Many Americans are not taking the deadline to sign up for Obamacare seriously. Sixty-two percent of Americans – more than three in five – think the government will push the deadline back to a later date.
READ: Latino Celebrities Helping To Raise Obamacare Awareness
“While the Obama Administration has changed many of the other Affordable Care Act deadlines, Americans should not assume that the March 31 st deadline will be moved,” said Bankrate.com insurance analyst Doug Whiteman.
Despite major undertakings to inform young adults about the Affordable Care Act and the upcoming deadline to sign up for health insurance, 18- to 29-year olds are the most confused about the cutoff date and the most likely to think the government will push back the deadline.
“Granted, many people who aren’t paying close attention already have health insurance through work. But it’s especially worrisome that young adults – who are the most likely to be uninsured – are the least informed about the deadline and the most likely to think it will be moved,” said Whiteman. “Obamacare’s success hinges on young, healthy Americans signing up, so if they continue to procrastinate past the deadline, it could cause insurance premiums to increase.”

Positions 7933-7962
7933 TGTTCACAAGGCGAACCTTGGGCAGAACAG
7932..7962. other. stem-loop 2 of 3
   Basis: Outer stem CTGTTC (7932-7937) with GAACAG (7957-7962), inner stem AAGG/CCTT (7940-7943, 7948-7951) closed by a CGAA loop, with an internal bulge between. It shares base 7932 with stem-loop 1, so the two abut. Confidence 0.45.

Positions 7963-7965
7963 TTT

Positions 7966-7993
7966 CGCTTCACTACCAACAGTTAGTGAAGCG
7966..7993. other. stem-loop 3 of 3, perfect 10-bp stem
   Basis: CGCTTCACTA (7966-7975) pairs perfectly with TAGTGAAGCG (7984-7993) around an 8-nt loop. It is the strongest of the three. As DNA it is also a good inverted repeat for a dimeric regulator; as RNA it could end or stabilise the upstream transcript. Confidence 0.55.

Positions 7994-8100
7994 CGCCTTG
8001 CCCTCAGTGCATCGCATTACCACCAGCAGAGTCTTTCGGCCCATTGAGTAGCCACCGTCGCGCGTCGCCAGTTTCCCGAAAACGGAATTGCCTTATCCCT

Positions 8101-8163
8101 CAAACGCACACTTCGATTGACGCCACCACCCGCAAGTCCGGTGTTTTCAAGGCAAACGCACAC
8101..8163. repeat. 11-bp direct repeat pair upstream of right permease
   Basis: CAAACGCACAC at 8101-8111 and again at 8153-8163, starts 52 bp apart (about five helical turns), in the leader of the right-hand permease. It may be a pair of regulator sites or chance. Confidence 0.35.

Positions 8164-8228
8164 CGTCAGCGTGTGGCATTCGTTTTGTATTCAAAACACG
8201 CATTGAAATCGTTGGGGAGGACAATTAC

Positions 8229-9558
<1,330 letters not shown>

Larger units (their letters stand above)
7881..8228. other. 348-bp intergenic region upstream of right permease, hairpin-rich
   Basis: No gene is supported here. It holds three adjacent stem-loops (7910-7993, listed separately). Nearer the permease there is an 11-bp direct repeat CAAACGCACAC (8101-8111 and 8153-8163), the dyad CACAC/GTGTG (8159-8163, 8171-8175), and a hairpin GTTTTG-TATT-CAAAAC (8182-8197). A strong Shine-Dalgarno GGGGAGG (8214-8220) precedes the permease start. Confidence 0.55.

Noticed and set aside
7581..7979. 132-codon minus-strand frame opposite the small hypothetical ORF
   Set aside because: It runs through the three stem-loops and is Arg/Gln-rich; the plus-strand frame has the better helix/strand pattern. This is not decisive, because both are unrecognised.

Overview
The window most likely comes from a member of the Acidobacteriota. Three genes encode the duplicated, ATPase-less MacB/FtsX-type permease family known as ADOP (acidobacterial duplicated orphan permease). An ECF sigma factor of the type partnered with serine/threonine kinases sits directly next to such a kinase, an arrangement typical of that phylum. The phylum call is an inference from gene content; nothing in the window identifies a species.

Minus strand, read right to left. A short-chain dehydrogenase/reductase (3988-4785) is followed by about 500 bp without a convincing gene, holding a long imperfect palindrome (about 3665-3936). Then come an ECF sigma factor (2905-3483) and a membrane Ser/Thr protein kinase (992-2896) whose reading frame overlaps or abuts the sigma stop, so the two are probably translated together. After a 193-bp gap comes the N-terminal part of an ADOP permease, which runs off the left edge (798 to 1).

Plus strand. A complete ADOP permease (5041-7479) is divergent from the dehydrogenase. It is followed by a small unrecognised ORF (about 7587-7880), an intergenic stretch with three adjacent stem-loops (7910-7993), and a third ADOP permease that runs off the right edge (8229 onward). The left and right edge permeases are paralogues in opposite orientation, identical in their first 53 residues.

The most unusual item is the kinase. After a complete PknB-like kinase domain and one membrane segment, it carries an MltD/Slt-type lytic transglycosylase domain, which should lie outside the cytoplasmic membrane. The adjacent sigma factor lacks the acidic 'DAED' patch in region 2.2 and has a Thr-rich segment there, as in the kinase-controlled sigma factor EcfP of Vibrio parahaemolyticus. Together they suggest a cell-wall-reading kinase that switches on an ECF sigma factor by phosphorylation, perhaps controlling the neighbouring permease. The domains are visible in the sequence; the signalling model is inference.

Also, people who miss the March 31 st deadline will have to wait until next year’s open enrollment period if they decide they want health insurance, unless they experience a qualifying event such as marriage in the interim.
- 33% of Americans feel more negative about Obamacare than they did one year ago and only 12% feel more positive about it. This is the largest spread since Bankrate started conducting these monthly surveys in August 2013.
- Thirty-six percent of Americans say their health care spending is higher now than it was 12 months ago and only 7% say it is lower.
- Americans with annual household incomes of $30,000 to $49,999 are the most likely to know the correct Obamacare sign-up deadline.
So far, about 80% of those who have signed up for coverage under the Affordable Care Act have received a subsidy from the federal government.
Bankrate.com has a free calculator that helps consumers determine their eligibility and compare costs.